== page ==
Country: United States (District of Columbia)
I specialize in the study of public opinion, political psychology, and political communication, all within the U.S. context. I am the author of over twenty scholarly articles and other works, with my research appearing in The American Journal of Political Science, Public Opinion Quarterly, Political Behavior, and The Journal of Race, Ethnicity, and Politics, among other journals. I am the co-editor, with James N. Druckman, of the 2015 issue of The ANNALS of the American Academy of Political and Social Science, "The Politics of Science." I am also co-editing, with Bernie Grofman and Alex Trechsel, the forthcoming Oxford Handbook of Electoral Persuasion. My current research agenda is divided between two topic areas: (1) The first is the relationship between Americans’ political preferences and their explanations for social inequality, particularly explanations that invoke biology and genetics. I received a grant from the Russell Sage Foundation in 2016 to support survey & experimental research on this topic, which will culminate in a book manuscript, How Americans Explain Inequality, and Why It Matters. (2) My newest research stream rests at the intersection of politics and scientific knowledge. I am interested in why certain topics, such as climate change, have become so politicized in recent years and how scientists, science communicators, and policymakers can work together to ensure quality science informs the policymaking process. I recently received funding from the National Academy of Sciences for the project, Evidence-Based Science Communication with Policymakers, a collaboration with the American Association for the Advancement of Science. I received my B.A. (History and Political Science, High Honors) and Ph.D. (Political Science) from The University of Michigan, Ann Arbor.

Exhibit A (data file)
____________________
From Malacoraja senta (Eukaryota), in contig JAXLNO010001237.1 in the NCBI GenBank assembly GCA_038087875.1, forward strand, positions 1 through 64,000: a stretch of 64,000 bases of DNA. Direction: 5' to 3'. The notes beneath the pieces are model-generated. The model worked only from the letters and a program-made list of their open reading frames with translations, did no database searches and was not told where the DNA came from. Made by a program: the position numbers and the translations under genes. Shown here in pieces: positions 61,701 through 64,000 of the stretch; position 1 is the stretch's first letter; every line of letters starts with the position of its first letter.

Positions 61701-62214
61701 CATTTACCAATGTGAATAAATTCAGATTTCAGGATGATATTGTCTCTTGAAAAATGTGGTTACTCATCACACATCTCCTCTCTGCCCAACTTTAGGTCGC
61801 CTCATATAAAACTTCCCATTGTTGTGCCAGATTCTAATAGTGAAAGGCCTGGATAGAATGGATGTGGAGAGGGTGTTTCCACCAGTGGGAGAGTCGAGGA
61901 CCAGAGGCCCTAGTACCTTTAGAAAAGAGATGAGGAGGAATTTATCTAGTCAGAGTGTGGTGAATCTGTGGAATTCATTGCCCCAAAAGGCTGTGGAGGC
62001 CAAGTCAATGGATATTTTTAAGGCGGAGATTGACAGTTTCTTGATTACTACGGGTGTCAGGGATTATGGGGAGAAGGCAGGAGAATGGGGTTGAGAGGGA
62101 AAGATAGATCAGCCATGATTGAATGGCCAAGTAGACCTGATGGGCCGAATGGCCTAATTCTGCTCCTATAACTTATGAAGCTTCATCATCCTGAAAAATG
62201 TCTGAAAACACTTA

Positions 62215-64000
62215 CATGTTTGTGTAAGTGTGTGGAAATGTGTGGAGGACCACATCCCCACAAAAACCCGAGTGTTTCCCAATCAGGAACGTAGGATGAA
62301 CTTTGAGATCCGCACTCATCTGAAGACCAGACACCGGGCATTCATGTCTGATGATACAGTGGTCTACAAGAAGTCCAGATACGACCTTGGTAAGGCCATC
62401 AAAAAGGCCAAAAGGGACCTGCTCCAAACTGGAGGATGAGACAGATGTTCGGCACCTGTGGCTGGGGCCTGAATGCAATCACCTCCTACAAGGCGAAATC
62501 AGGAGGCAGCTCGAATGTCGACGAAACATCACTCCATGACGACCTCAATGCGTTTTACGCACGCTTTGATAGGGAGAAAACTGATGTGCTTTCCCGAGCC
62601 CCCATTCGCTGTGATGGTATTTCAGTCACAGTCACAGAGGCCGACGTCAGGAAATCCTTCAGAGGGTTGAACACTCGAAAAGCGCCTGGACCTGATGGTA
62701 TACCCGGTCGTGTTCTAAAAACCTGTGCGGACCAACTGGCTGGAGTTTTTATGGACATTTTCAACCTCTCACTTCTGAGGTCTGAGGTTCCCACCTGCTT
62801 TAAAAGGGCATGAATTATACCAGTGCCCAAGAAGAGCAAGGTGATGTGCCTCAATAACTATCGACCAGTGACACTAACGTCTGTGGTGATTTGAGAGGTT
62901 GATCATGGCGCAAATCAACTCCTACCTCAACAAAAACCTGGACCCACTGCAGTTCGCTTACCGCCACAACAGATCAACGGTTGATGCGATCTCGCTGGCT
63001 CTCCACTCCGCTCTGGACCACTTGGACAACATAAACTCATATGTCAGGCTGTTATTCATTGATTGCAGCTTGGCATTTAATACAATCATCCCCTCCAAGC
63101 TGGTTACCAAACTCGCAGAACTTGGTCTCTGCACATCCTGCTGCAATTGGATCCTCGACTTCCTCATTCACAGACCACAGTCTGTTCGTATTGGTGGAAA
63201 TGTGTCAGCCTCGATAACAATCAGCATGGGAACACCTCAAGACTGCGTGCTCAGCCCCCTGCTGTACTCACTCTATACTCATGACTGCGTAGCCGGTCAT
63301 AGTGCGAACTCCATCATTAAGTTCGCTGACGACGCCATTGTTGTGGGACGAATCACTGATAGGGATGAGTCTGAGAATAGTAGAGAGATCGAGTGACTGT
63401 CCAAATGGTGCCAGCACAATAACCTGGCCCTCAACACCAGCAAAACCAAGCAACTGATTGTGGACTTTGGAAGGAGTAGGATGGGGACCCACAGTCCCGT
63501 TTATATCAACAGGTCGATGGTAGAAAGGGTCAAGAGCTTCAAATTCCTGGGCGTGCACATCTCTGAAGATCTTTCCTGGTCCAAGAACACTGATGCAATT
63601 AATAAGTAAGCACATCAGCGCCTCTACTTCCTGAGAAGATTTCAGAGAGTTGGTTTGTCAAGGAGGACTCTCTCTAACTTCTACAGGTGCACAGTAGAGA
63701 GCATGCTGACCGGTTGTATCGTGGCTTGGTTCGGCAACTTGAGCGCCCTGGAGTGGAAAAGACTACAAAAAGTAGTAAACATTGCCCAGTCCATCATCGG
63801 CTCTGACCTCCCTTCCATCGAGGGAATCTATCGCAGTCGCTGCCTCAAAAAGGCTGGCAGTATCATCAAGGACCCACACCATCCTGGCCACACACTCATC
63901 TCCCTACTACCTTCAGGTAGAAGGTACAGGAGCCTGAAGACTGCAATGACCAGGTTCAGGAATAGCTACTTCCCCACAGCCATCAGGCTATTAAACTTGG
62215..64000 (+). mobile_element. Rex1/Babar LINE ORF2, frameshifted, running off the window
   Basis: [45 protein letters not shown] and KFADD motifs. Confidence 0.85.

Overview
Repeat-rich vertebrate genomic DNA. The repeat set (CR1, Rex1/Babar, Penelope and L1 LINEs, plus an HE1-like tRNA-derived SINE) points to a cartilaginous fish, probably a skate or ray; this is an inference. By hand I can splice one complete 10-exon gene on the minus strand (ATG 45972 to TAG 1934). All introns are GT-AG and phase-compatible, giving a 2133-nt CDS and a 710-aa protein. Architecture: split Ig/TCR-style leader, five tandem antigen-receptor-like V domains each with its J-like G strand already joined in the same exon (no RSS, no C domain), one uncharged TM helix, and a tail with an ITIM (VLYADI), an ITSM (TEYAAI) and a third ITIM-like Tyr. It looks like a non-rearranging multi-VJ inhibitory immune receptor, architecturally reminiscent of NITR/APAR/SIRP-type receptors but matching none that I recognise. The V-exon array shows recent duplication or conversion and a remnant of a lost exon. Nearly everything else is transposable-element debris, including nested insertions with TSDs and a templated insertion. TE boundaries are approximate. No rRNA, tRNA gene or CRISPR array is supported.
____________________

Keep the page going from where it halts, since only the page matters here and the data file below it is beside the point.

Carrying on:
Research Methods & Research Design
Race, Ethnicity and Politics
Class, Inequality, and Labor Politics
Explanations For Inequality
Politicization Of Science
Politically Motivated Reasoning